All too often I hear from people that they tried meditation but failed.
I hate the idea that people are left with a feeling of failure. Or that meditation becomes one more thing on the list of things they feel they should be doing.
After all, these are natural states that you’re tuning into. You’re just learning to use them and tune into them in more profound ways that deepen and optimize your life experience.
At least that’s how it should be.
That brings me to a discussion of Meditation on the Breath.
Meditation on the Breath is thousands of years old. As I’ve heard it, it was a meditation given to young monks. They were told to go and practice it and, possibly, after many lifetimes, they might achieve enlightenment.
Today, it’s probably the most common meditation associated with corporate mindfulness.
But there are some potential drawbacks to be aware of.
Meditation on the Breath can be a very mental practice. That may have worked well for the young monks. They didn’t have years and years of western education that made them left brain dominant.
While Meditation on the Breath can help you learn to keep your mind focused, it can also, depending on how it’s practiced, keep you in your head.
Most people turn to meditation as an antidote to wanting to get out of their heads.
Tips for Anxiety or a Churning Mind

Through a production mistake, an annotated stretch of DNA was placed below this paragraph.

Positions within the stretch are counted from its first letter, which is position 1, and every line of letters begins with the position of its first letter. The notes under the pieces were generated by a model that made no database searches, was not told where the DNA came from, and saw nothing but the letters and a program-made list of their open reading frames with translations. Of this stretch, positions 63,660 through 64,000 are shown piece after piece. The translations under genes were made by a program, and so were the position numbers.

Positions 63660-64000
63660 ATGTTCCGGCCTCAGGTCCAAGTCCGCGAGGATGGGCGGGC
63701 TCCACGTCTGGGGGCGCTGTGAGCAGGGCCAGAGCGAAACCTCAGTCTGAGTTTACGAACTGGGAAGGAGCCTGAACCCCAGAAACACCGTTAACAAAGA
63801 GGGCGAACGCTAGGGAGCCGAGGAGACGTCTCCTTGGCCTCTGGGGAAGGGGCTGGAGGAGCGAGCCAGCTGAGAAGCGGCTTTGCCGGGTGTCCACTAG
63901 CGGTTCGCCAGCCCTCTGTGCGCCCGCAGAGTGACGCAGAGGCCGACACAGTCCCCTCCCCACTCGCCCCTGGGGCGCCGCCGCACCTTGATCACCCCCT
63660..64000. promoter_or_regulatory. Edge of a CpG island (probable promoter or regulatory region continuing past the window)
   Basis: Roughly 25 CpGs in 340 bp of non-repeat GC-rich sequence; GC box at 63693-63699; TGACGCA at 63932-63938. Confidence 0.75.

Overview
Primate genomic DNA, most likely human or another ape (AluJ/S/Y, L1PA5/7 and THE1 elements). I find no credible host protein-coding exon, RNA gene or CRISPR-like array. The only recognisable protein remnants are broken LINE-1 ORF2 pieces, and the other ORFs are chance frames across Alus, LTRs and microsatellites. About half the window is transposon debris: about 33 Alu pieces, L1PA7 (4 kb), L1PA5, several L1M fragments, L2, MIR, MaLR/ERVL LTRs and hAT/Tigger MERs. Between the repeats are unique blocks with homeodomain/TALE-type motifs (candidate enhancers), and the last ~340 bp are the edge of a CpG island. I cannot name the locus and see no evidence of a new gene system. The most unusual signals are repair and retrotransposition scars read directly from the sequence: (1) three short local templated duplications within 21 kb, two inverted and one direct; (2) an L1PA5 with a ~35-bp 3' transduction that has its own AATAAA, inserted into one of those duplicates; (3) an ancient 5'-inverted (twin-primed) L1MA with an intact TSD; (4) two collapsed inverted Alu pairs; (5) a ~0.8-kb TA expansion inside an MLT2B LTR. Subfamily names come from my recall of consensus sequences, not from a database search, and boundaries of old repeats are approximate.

If you’re feeling anxious or as though your thoughts are too wound up, then you may struggle to relax during Meditation on the Breath. That doesn’t mean that you’re failing at meditation. That means that you might have a more valuable experience using a different form that would better help you with what you’re dealing with in the moment.
If you’re anxious or too wound up, what you need is a practice that gets you back in your body versus being in your head.
Instead of watching your breath with your mind, you can notice how you experience it in your body. Where do you feel it? How do you experience it? Do you feel your lungs or your belly fill with air? Do you feel the soft brush of air passing by your nostrils?
Dropping into your experience of the breath can deepen your meditation and get you out of your head.
Shallow Breathing = Stress
Although the idea of Meditation on the Breath is to notice the breath without changing it, if you’re breathing into your chest and not more deeply into your diaphragm or belly, you’ll find it difficult to relax because that shallow breathing signals the body that you’re under stress. So, as you begin, you may want to take a few deep breaths into your belly or diaphragm and then let the breath go.
Besides Meditation on the Breath being challenging when thoughts and emotions are swirling high, this meditation may not take you into a deep brain state.
Most often, you’ll be in alpha brain state while doing Meditation on the Breath, at least until you’re quite practiced. If you’re interested in a deeper meditation, then look for something that gets you into theta brain state. This is the state that feels deeply restful to the brain and what many people associate with a deep meditative state.
Meditation is an umbrella term for a bunch of different practices. Find the ones that suit you and create the outcomes you’re seeking. It should feel so good that you miss it if you don’t do it, rather then it being something else on your to-do list.